Forays Above Ground

One of the things that I believe with really be important for the future of the work here is how people on the outside of the church see us. I think this really started to sink in when I was talking to a guy from Taiwan last year who travels extensively here in the mainland. He told me that he had been to a church several times (in a province far from where I live) that had grown significantly and had sort of poked their head above ground. Well, they got themselves a visit from the police – but not like we normally imagine. The police more or less said, “We like your kind of church, your kind of people, but you just can’t be this large. If you split up into several smaller churches, there shouldn’t be any problem.” Supposedly they did, and there hasn’t been.

 

Before you get real upset at China and their policies about things like religious workers, you need to reflect a little bit on China’s past and present woes. In the past couple hundred years, the outside world has given China every reason to doubt its good intentions. And the current generation has seen dozens of bizarre and borderline-dangerous cults and personalities amass followings. That’s an unacceptable risk in their eyes. You say “repression,” they say “protection.”

 

Anyway, I very often think of what the police told that church’s leaders. They like the church – they knew there was a difference between them and the wackos in the Falun Gong cult. Besides their breaking of a legal numerical barrier, they couldn’t complain about anything the church was doing. Quite a testimony, really. So this is kind of a prayer request – that we would become the kind of church that, when we meet with opposition (which is inevitable, as careful as we may be), those around us would talk like that. Which I think is a better plan than hiding forever.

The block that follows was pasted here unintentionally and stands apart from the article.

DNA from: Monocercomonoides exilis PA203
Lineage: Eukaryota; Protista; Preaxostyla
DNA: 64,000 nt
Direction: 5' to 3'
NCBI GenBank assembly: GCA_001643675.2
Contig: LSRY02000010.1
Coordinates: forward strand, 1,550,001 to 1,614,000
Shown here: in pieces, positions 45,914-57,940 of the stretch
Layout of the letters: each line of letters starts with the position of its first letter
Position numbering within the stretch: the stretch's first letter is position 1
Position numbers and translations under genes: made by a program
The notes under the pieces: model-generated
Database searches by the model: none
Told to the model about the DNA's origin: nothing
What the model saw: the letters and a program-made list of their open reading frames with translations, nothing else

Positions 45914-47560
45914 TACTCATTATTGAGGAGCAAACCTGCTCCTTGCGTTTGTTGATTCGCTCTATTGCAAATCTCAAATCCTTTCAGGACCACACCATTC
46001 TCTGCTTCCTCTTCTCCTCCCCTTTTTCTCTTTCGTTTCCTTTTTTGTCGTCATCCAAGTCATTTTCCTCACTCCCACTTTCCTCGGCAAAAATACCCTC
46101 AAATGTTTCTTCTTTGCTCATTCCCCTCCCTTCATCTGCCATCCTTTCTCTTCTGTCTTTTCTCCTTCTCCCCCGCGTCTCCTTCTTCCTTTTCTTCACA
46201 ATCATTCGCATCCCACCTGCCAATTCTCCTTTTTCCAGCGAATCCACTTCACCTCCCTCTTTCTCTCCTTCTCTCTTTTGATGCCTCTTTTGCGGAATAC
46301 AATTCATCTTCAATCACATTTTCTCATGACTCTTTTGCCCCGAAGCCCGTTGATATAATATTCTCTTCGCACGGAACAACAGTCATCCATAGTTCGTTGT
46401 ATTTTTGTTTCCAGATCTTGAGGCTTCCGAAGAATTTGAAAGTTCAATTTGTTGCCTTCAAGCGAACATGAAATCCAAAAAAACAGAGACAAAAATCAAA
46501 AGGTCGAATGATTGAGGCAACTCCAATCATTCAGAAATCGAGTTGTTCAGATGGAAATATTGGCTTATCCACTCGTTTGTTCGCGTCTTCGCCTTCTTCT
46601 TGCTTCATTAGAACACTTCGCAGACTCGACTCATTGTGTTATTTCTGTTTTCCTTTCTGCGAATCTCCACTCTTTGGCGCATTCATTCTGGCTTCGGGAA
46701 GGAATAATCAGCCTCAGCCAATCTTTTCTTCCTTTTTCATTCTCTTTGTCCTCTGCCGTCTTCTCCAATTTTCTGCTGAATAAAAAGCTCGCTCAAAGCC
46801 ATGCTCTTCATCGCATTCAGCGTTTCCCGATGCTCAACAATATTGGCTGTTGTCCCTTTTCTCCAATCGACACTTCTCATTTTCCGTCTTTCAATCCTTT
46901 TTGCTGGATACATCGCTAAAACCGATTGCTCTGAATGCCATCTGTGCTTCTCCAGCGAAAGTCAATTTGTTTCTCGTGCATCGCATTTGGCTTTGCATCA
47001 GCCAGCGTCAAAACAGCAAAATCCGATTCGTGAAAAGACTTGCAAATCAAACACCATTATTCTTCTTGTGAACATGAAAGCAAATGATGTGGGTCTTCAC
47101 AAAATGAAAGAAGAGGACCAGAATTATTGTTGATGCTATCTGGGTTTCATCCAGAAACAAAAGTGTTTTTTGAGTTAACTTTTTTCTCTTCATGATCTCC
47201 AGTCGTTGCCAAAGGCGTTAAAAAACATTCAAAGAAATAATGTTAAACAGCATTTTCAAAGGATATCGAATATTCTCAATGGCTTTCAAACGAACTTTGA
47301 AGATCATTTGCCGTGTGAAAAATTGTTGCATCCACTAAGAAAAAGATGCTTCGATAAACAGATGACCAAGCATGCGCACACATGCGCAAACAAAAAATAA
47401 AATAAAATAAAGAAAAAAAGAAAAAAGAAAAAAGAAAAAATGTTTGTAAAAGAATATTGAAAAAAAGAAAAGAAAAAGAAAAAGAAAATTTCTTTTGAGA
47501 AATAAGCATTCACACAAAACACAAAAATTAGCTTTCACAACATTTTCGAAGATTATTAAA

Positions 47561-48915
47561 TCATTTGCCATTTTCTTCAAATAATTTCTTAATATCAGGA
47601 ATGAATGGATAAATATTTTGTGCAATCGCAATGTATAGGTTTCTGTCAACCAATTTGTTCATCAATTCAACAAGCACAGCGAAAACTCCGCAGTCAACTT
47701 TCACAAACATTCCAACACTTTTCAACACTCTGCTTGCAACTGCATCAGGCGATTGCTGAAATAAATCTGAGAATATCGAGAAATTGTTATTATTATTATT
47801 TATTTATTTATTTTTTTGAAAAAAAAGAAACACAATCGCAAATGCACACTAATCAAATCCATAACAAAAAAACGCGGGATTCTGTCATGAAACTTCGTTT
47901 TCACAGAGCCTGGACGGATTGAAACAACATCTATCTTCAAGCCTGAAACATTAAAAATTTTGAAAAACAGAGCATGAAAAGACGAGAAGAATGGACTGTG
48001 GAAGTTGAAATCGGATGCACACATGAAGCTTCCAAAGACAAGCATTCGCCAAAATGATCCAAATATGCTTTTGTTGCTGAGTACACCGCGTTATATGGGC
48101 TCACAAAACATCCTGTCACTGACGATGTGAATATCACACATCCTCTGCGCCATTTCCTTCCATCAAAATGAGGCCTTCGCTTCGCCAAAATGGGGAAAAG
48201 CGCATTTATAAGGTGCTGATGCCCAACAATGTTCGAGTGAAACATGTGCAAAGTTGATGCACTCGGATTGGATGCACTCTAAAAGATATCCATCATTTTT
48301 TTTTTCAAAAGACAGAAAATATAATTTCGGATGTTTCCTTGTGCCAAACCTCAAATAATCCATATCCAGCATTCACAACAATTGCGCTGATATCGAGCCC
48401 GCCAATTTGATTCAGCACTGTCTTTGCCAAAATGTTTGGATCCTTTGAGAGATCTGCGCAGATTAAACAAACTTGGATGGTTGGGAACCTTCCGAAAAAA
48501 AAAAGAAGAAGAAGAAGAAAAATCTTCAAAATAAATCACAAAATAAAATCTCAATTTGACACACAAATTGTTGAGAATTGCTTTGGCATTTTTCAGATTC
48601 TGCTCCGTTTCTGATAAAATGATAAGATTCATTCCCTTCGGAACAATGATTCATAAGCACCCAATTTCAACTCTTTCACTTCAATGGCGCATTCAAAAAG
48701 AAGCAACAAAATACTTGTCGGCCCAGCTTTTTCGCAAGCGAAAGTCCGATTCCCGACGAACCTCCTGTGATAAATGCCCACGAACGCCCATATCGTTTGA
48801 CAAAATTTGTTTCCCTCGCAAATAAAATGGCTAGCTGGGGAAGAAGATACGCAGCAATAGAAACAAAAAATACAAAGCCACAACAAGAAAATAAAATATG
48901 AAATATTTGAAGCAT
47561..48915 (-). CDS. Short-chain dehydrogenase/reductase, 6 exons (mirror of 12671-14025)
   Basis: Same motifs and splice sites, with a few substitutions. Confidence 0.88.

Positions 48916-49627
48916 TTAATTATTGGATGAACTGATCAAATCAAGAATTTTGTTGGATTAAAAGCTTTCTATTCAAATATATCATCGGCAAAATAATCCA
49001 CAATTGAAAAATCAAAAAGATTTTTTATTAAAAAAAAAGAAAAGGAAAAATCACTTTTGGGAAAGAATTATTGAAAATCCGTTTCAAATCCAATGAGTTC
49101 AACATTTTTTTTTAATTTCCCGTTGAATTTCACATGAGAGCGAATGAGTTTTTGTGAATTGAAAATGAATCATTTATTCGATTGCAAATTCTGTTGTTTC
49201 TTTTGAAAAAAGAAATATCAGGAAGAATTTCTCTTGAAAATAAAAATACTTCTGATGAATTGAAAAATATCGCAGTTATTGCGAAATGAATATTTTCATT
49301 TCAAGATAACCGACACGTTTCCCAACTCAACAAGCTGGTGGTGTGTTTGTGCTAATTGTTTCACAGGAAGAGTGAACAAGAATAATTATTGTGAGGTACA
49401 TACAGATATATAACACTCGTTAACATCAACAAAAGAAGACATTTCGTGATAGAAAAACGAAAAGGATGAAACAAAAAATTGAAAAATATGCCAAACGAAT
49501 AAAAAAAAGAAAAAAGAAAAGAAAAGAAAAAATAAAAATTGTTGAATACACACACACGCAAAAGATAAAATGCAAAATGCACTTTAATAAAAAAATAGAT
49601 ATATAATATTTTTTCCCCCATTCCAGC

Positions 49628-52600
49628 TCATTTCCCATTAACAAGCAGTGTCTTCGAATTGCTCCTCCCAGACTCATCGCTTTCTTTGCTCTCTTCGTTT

Accordingly, my wife and her girls’ groups organized an activity last Saturday that took them to the poorest part of town (where most college students would never think of going) and spent a few hours with the kids from there and the surrounding neighborhoods. They had talked to the landlords of the areas first, and the landlords pretty much spread the word for them. They played games, told Bible stories, and gave out balloons and candy. They had also prepared some care packages for each kid to take home to their family. I think our members got as much out of it as the neighborhood – they really had a great time.

 

So I pray that we can continue to find ways to serve the community, to love the people, and make the kind of impression that only Jesus can make through us. (if you have any ideas, please feel free to tell me about them) Otherwise, our stay and impact here will most definitely be quite limited.

One Comment on “Forays Above Ground”

  1. baddogmooney July 29, 2008 at 4:16 pm #

    Awesome. Never really thought of it from the “repression” versus “protection” side of it. It’s a great work you are doing.

    – mooney

Leave a Reply

Fill in your details below or click an icon to log in:

WordPress.com Logo

You are commenting using your WordPress.com account. Log Out / Change )

Twitter picture

You are commenting using your Twitter account. Log Out / Change )

Facebook photo

You are commenting using your Facebook account. Log Out / Change )

Google+ photo

You are commenting using your Google+ account. Log Out / Change )

Connecting to %s

%d bloggers like this: